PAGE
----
NASA's got all kinds of cred when it comes to space, but the very depths of our own planet's oceans aren't that much different. So who better to take a deep dive and drudge up the first images of the watery world beneath Antarctica's ancient glaciers?
The Micro-Submersible Lake Exploration Device is a small, tubular device about the size of a baseball bat that took the unprecedented trip to the unexplored abyss earlier this month, under the guidance of researcher Alberto Behar from NASA's Jet Propulsion Laboratory. Connected to a "mothership" by nearly a mile of cable, the sub was able to return a few images of the sub-glacial pool.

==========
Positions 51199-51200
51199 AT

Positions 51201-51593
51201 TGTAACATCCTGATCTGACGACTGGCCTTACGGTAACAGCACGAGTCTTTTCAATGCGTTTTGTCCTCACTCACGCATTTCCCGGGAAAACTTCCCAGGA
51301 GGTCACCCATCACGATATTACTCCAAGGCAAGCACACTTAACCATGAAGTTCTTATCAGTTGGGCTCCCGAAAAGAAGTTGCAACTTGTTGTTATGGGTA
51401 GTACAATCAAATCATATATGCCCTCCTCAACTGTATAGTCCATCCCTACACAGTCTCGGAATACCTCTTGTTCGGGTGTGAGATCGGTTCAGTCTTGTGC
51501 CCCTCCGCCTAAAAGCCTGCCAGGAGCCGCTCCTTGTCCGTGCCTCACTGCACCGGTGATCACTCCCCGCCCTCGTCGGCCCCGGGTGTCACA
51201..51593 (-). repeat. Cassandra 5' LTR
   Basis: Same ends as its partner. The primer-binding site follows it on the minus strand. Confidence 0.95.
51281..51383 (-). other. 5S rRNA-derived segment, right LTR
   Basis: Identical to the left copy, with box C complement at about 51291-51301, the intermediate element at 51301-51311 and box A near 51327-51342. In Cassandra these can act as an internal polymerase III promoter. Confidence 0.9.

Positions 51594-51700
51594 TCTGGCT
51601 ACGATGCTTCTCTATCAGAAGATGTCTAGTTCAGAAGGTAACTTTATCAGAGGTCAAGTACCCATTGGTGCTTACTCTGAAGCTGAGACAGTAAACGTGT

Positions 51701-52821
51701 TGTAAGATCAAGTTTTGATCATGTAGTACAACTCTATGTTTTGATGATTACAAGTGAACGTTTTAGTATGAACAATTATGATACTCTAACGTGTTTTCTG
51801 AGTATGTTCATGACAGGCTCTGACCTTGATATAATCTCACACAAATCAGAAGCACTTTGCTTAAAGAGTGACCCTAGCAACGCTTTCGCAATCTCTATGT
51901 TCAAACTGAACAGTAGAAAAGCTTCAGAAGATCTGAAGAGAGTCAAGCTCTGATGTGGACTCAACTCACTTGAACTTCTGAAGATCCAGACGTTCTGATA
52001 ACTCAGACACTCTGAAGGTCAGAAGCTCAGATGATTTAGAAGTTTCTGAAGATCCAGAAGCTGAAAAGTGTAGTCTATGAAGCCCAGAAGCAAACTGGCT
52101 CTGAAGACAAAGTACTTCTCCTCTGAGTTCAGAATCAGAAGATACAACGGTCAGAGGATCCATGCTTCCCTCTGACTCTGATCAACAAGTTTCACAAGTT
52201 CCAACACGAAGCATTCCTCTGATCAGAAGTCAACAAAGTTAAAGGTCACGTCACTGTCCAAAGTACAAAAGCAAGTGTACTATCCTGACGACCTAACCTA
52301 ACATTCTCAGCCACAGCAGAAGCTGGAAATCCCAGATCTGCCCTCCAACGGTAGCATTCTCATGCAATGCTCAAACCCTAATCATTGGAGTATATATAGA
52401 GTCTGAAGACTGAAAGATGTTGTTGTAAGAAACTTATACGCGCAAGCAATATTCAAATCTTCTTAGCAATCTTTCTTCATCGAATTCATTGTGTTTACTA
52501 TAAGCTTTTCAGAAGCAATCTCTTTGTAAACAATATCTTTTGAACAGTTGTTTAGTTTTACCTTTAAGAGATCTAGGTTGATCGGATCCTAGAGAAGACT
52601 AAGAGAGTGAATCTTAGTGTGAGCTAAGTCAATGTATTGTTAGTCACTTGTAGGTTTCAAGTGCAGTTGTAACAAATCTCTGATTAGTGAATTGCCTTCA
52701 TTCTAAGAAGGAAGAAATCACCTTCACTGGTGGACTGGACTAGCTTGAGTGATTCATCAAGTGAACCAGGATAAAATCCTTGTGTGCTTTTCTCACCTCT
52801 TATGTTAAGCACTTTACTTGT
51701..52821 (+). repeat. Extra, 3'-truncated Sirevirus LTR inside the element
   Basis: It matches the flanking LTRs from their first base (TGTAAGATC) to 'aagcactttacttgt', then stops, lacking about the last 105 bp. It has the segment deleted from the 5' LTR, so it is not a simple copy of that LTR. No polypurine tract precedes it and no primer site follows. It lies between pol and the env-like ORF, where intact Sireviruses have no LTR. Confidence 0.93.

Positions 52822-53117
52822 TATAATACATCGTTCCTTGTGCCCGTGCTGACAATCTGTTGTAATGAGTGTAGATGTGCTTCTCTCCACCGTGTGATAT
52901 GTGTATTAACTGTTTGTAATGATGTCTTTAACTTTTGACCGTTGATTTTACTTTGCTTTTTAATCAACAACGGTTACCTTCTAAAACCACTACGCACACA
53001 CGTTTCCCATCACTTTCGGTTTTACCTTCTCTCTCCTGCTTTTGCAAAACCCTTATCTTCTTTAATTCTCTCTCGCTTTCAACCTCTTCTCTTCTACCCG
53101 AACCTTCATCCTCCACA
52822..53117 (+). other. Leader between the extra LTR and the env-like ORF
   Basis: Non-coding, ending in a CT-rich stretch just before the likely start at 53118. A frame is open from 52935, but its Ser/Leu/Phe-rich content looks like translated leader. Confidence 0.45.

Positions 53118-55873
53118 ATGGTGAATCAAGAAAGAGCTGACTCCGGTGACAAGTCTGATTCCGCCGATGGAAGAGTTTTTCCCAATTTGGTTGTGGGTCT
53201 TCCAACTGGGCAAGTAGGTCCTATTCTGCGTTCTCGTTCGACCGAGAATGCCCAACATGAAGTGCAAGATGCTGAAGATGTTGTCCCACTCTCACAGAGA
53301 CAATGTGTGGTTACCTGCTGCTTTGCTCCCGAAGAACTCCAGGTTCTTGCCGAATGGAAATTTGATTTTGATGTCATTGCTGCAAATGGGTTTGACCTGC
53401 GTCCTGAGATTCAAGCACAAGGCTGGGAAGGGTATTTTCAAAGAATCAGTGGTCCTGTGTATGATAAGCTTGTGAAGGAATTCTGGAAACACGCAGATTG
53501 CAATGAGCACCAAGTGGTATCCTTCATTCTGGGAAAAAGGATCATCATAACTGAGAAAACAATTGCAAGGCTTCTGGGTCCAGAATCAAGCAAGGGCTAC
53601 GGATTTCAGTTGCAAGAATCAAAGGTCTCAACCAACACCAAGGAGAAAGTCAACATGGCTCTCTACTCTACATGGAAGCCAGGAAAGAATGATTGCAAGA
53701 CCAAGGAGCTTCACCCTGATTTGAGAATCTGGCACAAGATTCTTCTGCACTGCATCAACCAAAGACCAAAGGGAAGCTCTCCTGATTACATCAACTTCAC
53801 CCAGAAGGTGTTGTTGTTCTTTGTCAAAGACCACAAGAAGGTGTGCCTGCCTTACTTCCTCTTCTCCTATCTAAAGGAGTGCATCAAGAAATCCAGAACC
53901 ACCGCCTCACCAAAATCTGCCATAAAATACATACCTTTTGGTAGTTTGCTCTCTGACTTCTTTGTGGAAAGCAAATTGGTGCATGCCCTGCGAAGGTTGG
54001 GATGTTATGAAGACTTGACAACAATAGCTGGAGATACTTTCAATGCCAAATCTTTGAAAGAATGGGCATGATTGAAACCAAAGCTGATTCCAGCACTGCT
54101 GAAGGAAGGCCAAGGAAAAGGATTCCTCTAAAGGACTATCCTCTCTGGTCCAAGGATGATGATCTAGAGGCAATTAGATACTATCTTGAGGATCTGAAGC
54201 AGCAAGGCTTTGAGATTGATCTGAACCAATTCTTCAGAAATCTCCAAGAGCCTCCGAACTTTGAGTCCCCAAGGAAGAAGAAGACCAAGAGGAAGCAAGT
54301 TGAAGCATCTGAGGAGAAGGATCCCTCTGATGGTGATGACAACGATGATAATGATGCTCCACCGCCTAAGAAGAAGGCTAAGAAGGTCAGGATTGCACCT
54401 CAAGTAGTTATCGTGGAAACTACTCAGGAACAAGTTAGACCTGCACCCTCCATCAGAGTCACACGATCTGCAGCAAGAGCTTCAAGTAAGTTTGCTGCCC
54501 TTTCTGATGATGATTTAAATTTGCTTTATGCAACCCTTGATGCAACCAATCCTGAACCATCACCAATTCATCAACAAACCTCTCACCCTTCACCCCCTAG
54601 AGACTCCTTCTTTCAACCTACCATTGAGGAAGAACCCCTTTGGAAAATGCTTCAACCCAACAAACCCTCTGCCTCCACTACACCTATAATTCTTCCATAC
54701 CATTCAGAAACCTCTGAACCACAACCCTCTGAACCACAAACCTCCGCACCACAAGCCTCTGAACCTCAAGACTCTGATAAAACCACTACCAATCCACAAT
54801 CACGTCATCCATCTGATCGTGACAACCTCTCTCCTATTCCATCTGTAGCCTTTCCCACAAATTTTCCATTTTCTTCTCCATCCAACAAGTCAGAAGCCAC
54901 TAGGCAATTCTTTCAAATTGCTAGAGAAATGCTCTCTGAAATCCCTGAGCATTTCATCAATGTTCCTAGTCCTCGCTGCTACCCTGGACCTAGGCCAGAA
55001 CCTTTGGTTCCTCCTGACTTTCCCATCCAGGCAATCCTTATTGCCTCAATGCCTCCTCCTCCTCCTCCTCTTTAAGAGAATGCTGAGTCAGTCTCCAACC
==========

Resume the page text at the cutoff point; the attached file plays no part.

On top of images, the sub was also able to analyse the water down there and confirm that some particularly hardy bacteria is just hanging out. Some particularly hardy bacteria that might share common traits with particularly hardy extra-terrestrial life, if it exists.
The pictures aren't the clearest, but it's dark down there, after all. It just goes to show how much of our own blue marble we still haven't seen. Let's just hope they don't wake The Great Old Ones.